Ahead of its final season of flagship show Spartacus, Starz is trying something new: a vast suite of second-screen applications called The Battle for Nuceria—social-media based mini-games, content starring the show's actors, and "missions" that take the player all over the show's ancient-world setting. But it's the show's final season.
"I think, one, regardless of it being the last season, we want to reward the fans," said Kelly Bumann, svp of digital marketing for the network.
Increasingly, marketers are relying on involved fan service to get the word out about scripted shows; the best advertisement, after all, is a testimonial from your friends, and Starz has fed its fandom at Comicon and elsewhere as the series has gone through changes. Lead actor Andy Whitfield died of non-Hodgkins lymphoma, but the series was able to maintain its fan following, so Battle for Nuceria is a way to give the fans a last hurrah before the series heads off to Elysium Fields after its last story, War of the Damned. "The missions tie specifically to the plotline, and you play as part of a rebel army, and you have a voice in that army," said Erin Dwyer, exec director of digital marketing for originals. "This group will be able to watch the first episode of the final season before the premiere date, if you do your mission."
But of course, TV networks don't spend money to say thank you. "DaVinci's Demons comes right after Spartacus, and without being overt, we're trying to get them to stick around and see what comes next," Bumann said.
In fact, a lot of Battle for Nuceria seems tailor-made for sponsorship, but doesn't have a sponsor plugged in. You can "train" your character in the games by checking in at a gym, but not a specific gym. You can buy supplies by checking in at a grocery stores, but not a specific grocery store.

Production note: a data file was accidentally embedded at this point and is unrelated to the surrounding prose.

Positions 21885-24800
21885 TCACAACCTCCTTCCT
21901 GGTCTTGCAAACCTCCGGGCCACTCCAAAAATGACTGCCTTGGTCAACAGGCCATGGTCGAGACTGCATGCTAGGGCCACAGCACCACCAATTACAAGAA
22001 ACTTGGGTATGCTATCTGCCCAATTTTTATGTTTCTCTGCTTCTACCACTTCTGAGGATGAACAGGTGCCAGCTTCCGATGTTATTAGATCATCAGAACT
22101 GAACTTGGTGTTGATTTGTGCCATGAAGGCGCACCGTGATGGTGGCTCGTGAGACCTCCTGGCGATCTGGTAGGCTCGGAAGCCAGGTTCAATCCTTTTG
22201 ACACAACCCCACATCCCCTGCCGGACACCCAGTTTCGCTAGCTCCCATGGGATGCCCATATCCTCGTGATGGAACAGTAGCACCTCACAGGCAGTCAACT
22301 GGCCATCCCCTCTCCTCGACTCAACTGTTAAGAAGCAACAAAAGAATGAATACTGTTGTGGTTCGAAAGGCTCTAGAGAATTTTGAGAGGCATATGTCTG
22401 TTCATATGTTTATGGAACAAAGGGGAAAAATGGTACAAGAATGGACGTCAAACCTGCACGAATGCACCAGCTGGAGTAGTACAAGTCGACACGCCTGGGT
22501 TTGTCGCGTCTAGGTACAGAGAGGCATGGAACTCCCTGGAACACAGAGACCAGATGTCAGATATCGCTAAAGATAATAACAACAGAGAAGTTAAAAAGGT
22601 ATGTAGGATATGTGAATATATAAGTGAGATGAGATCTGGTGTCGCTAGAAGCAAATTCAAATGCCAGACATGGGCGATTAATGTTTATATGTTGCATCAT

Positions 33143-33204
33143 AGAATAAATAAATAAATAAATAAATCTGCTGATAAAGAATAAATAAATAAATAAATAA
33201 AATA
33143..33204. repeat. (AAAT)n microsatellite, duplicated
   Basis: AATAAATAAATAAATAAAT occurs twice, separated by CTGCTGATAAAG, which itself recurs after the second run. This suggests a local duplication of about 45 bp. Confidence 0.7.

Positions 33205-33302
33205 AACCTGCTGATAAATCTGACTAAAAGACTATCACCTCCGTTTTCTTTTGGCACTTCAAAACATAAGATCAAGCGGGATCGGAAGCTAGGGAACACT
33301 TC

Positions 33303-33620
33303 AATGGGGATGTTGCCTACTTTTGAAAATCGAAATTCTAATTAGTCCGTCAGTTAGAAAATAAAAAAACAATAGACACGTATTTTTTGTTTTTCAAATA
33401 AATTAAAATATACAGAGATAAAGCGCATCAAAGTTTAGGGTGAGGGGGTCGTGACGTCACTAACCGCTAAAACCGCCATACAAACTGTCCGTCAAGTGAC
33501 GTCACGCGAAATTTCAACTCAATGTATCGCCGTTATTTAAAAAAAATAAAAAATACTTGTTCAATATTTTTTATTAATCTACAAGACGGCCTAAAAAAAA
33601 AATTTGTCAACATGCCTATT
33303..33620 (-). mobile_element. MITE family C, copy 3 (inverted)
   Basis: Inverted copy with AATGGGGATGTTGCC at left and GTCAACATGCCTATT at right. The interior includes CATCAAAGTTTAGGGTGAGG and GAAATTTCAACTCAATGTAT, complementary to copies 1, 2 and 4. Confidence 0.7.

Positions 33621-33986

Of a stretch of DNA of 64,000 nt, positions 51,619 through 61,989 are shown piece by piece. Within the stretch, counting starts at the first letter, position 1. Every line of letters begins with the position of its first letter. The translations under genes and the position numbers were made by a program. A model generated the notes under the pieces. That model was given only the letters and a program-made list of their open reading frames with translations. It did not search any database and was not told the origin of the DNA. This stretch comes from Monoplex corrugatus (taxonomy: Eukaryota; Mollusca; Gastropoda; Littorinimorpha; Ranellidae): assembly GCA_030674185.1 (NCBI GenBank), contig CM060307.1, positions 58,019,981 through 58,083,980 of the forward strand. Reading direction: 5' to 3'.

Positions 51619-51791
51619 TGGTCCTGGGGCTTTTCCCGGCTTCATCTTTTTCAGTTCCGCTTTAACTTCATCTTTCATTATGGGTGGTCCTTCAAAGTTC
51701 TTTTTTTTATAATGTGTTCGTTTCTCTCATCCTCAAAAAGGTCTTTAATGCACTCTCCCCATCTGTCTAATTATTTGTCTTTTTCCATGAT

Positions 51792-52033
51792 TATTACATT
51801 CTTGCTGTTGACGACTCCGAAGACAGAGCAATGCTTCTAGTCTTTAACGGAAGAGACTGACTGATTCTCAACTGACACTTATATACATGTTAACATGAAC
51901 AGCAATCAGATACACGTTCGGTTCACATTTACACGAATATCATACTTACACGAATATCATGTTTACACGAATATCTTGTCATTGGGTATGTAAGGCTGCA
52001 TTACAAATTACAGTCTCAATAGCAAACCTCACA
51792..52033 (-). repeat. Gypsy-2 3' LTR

They'll say, "'The rebel army's in need of provisions and strength,' so if you're in a town that doesn't have a Crunch or a 24, you can check-in at any fitness location." And did Starz look for folks to help bear the cost of the complex program? "We did explore that—from a marketing perspective, we do want to find synergistic partners." For now, it's just for fun, but as Starz launches Da Vinci's Demons, it seems likely that the network will be exploring ways to bring in advertisers who can help promote the transmedia experience.
This isn't an isolated idea. Along with yet more gaming product around Spartacus (network partner Ubisoft is launching a free-to-play fighting game called Gods of the Arena on XBox Live Arcade next year), other networks like AMC and Syfy are experimenting with transmedia experiences of different dimensions—Syfy the wildly ambitious massively-multiplayer online game/TV series Defiance with Trion Worlds developing the game component; AMC a multi-installment game from legendary adventure gaming developer Telltale around its hit series The Walking Dead. As scripted series bleed onto other screens with other capabilities, scripted producers are taking the next logical step and looking for ways to include the viewer in the story.